A & E

The Art of Eyvind Earle at the Walt Disney Family Museum

Eyvind Earle, Concept painting of Sleeping Beauty (1959), gouache on paperboard. ILLUSTRATION: Collection of the Walt Disney Family Foundation, © Disney, 2009.31.1

From May 18 through Jan. 8, 2018, the Walt Disney Family Museum presents Awakening Beauty: The Art of Eyvind Earle. Best known as the lead stylist for Walt Disney’s classic film Sleeping Beauty (1959) and for concept art that shaped Disney favorites Lady and the Tramp (1955) and Peter Pan (1953), this exhibition explores Earle’s traditional fine art, commercial design, and filmmaking endeavors in the first complete retrospective of his life’s work.

Born in New York City in 1916, Earle led an adventurous and prolific artist’s life. At the age of 11, his father challenged him to either read 50 pages of a book or paint a picture every day; Earle chose both. His productivity continued while he traveled with his father through Mexico and France over a period of years during which he developed his trademark simplicity and directness in his art. Earle began regularly exhibiting his paintings, influenced by Vincent van Gogh, Paul Cezanne, Norman Rockwell, and Georgia O’Keefe, at the Charles Morgan Gallery in New York City.

Layout artist McLaren Stewart, Walt Disney, and Eyvind Earle at The Walt Disney Studios during production for Sleeping Beauty, c. 1959 photo: Courtesy of Eyvind Earle Publishing, LLC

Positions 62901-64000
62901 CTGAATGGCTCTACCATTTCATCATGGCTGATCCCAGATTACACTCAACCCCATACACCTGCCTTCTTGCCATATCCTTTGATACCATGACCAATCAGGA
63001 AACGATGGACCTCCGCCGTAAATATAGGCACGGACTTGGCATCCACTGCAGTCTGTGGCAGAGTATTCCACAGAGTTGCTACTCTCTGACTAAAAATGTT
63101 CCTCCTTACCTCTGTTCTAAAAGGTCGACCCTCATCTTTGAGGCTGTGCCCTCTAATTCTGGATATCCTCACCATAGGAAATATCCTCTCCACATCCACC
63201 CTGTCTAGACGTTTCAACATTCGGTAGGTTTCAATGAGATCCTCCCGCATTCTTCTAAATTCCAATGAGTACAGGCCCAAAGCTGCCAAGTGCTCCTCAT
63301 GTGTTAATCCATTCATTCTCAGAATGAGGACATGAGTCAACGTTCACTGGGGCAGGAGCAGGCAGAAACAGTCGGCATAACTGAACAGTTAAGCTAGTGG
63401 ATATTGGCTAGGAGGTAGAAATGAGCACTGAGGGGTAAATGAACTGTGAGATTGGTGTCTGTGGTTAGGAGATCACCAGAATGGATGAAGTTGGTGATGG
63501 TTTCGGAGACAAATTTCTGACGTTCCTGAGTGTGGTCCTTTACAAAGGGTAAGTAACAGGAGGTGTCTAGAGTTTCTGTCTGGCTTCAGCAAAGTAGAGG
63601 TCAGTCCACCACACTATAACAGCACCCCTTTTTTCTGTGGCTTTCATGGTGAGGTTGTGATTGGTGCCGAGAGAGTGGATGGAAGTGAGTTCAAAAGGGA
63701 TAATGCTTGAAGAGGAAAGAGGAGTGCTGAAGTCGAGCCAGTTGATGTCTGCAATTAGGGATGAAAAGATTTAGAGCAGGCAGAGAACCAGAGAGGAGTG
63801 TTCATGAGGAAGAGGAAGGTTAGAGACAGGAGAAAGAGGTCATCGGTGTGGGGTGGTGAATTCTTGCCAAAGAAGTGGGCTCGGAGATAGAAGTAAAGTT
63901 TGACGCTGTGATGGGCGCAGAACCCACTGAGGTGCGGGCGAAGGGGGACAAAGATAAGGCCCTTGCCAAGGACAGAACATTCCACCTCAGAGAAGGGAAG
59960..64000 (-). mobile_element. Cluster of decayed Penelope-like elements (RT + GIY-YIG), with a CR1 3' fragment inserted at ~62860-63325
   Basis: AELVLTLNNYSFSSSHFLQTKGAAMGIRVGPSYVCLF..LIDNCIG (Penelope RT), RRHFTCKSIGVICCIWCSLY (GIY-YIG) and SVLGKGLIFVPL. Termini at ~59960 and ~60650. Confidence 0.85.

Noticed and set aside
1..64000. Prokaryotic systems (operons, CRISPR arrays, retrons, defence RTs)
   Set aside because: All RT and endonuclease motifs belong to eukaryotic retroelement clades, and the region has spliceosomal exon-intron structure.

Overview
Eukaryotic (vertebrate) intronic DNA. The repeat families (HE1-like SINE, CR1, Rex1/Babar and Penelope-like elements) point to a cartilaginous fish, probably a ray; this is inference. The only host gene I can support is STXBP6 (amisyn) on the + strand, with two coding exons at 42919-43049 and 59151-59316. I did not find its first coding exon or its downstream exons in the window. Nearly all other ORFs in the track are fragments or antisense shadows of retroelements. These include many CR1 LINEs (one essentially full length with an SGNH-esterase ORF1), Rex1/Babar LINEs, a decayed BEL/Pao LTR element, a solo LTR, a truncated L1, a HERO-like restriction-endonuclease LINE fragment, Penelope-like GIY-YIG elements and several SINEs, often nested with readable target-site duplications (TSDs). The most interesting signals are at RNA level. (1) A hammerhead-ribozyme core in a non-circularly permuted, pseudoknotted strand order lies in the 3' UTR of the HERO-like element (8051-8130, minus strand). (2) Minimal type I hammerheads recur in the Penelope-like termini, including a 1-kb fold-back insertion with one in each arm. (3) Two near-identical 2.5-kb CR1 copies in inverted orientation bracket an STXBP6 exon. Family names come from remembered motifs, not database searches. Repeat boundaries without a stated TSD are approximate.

During the Great Depression, Earle worked as a sketch artist for United Artists. He also bicycled across the country from Hollywood to New York in 1937, selling his watercolors along the way. After repeatedly applying to work at Walt Disney Studios, Earle finally joined the Disney crew in 1951 as an assistant background painter, ultimately advancing to color stylist for Sleeping Beauty. Reflecting on his time at the Walt Disney Studios, Earle once said, “I consider my six or seven years at Disney the greatest art school in the whole world, because I worked hard and fast with the very, very best men in the industry.”

Earle started his own animation company in 1961, Eyvind Earle Productions, Inc., which developed a reputation for its distinctive trademarks and logos, film trailers, advertisements, and television commercials. He returned in 1966 to painting his alluring, dreamlike canvases full time.

Most recently, in 2015, the Walt Disney Company gave the artist a posthumous award, the prestigious Disney Legend Award, for his work on Sleeping Beauty and his contributions to animation. “Eyvind was an honest and humble man, yet he was constantly challenging himself to push the boundaries of his own artistry with this enduring passion to explore, create, and innovate,” said one of the show’s curators Ioan Szasz, who began working with the artist in 1988. “Whether it was through a modest snowy landscape for a Christmas card or a more intricate background concept for films like Sleeping Beauty, Earle brought magic to everything he touched.”

The Art of Eyvind Earle: 10 a.m.–6 p.m., Thu.–Tue. through Jan. 8, 2018, $35, Walt Disney Family Museum, 104 Montgomery St. (the Presidio), 415-345-6800,

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Sharon Anderson is an artist and writer living in Southern California. She can be reached at